The challenges these exporters face include:

  • Delayed Refunds: With IGST, drawback, and other monetary benefits withheld, cash flow problems are a common outcome, impacting the exporters’ ability to operate effectively.
  • Administrative Burden: The need to comply with additional verifications, documentation, and checks adds significant operational overheads.
  • Verification Processes: The lengthy verification processes can become a roadblock, delaying regular business activities and potentially tarnishing business reputation.
  • Negative Reports: A negative report from the division officer can lead to further lengthy verification processes, exacerbating the situation.

These challenges underline the delicate balance that must be maintained between protecting the fiscal framework of the country and supporting the fluid operation of genuine exporters.

Proposed Improvements and Current Actions

To address the aforementioned challenges, various stakeholders have proposed enhancements to make the process more transparent and equitable:

  • Time-Bound Verifications: Introducing strict timelines to complete verification processes to minimize disruption to business operations.
  • Transparent Criteria: Clear, publicly available criteria for flagging exporters as risky can help in ensuring fairness and allow businesses to comply proactively.
  • Regular Updates and Feedback: Providing regular updates to exporters under scrutiny and allowing them feedback mechanisms can help in ensuring that the processes remain interactive and fair.
  • Appeals Process: Establishing a robust appeals process where exporters can contest their risky designation supported by evidence can ensure due process.

Furthermore, consistent feedback from the exporting community has inspired some action. For example, CBIC’s Instruction no 04/2022 and various advisories attempt to streamline and clarify the process.

Though these are steps in the right direction, continuous improvements and updates are necessary to ensure that compliance does not stymie genuine export activities.

The need for a formal and transparent communication strategy from the department, detailing why an alert was placed, has also been acknowledged.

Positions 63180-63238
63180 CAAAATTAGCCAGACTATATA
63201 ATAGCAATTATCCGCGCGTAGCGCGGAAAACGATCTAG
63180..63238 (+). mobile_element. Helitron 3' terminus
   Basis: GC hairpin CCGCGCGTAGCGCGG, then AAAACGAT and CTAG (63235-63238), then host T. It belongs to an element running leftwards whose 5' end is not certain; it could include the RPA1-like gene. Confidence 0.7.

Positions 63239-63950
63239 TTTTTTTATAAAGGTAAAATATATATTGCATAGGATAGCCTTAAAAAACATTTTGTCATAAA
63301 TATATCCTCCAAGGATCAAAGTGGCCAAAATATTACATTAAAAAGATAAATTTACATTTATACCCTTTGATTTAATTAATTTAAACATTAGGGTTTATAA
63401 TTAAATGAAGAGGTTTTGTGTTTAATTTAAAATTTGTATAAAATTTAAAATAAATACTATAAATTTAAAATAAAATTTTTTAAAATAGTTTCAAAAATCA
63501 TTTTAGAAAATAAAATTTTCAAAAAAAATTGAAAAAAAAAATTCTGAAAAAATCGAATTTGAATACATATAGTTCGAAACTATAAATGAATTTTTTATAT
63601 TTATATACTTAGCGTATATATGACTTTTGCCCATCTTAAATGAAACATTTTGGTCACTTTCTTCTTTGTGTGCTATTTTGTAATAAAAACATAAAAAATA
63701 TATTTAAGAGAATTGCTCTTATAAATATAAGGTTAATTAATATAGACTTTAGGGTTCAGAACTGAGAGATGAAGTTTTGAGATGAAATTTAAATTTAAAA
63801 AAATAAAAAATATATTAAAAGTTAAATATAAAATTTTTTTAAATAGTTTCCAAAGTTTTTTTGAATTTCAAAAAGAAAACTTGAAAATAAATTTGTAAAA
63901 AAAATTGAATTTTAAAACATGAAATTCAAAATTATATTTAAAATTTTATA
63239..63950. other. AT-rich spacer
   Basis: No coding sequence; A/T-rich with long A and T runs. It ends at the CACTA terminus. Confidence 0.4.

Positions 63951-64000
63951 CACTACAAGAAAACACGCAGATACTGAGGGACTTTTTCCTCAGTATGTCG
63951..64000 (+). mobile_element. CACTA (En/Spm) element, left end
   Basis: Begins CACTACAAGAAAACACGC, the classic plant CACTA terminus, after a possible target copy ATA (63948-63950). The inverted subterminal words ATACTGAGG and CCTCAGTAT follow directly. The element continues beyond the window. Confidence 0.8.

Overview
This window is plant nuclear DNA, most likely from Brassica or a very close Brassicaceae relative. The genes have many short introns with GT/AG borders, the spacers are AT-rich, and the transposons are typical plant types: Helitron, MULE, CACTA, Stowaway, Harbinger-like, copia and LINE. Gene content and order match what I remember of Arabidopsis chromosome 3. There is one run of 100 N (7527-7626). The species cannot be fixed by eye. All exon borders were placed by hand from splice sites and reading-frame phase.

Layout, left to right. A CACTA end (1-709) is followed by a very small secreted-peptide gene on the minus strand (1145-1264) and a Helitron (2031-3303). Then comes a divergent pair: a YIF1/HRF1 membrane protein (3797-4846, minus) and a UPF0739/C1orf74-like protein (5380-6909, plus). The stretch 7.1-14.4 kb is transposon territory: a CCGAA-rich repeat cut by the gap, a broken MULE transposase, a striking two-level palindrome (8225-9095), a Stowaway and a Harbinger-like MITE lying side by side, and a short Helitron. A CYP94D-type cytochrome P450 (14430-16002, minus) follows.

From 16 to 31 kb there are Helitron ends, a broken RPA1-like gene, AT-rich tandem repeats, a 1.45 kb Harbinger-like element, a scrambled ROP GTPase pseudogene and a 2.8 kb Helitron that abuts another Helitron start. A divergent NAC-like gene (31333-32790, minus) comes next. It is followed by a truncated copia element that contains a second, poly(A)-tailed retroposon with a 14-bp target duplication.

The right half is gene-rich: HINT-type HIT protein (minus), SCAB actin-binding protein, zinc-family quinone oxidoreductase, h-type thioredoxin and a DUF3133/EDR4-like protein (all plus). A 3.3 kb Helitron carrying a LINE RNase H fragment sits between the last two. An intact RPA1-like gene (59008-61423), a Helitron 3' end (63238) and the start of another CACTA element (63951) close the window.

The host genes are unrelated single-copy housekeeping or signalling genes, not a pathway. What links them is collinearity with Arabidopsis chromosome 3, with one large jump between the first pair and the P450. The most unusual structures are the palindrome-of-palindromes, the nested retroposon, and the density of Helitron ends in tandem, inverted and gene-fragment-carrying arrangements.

This can prevent misunderstandings and provide exporters the opportunity to rectify discrepancies proactively.

Frequently Asked Questions (FAQs)

What is a risky exporter?

  1. A risky exporter is an entity flagged by regulatory authorities due to discrepancies or anomalies in their transaction or compliance records that may indicate potential risks like fraud or significant non-compliance.

What happens when an exporter is flagged as risky?

  1. The refunds such as IGST and drawback are stopped, all export consignments are subject to intense verification, and the exporter may face significant delays and administrative burdens until the alert is resolved.

How can an exporter clear their name from the risky exporter list?

  1. The exporter must comply with the verification process initiated by customs and GST authorities, provide all required documents and information, and if deemed compliant, a No Objection Certificate (NOC) will be issued to lift the alert.

What are the rights of an exporter if they are mistakenly tagged as risky?

  1. Exporters have the right to be informed about the specific reasons for being flagged, access a transparent review process, and receive timely updates on their case. They can also appeal against the decision if they have sufficient evidence to prove their compliance.

How long does the verification process take?

  1. The duration can vary based on individual cases, but with the newly proposed time-bound verification processes, it aims to be quicker than before. Exporters are encouraged to cooperate fully to expedite the process.

Who can an exporter contact for assistance during this process?

  1. Exporters can reach out to their jurisdictional CGST and Customs offices. Legal advisers and consultants familiar with export regulations and compliance can also provide valuable assistance.

Final Words: Risky Exporter in GST

Understanding the implications of being flagged as a risky exporter is crucial for all entities engaged in international trade.

While the system aims to safeguard economic interests by preventing fraudulent practices, it is essential that it also supports the uninterrupted operation of compliant businesses.

Ongoing revisions to the processes, as well as feedback from stakeholders, are key to achieving a balanced and fair trade environment.

Calls to Action

  • Stay Informed: Regularly review updates from CBIC and related regulatory bodies to ensure you are compliant with the latest export regulations and processes.
  • Seek Clarity: If flagged as a risky exporter, promptly contact the relevant authorities for detailed reasons and comply with the verification process.
  • Consult Professionals: Engage with legal and trade consultants to navigate the complexities of export regulations effectively. For more information, consider resources like procedural guidelines on extending the period for export realization and utilizing LUT for GST efficiently.


The materials provided herein are solely for educational and informational purposes. No attorney/professional-client relationship is created when you access or use the site or the materials. The information presented on this site does not constitute legal or professional advice and should not be relied upon for such purposes or used as a substitute for professional or legal advice.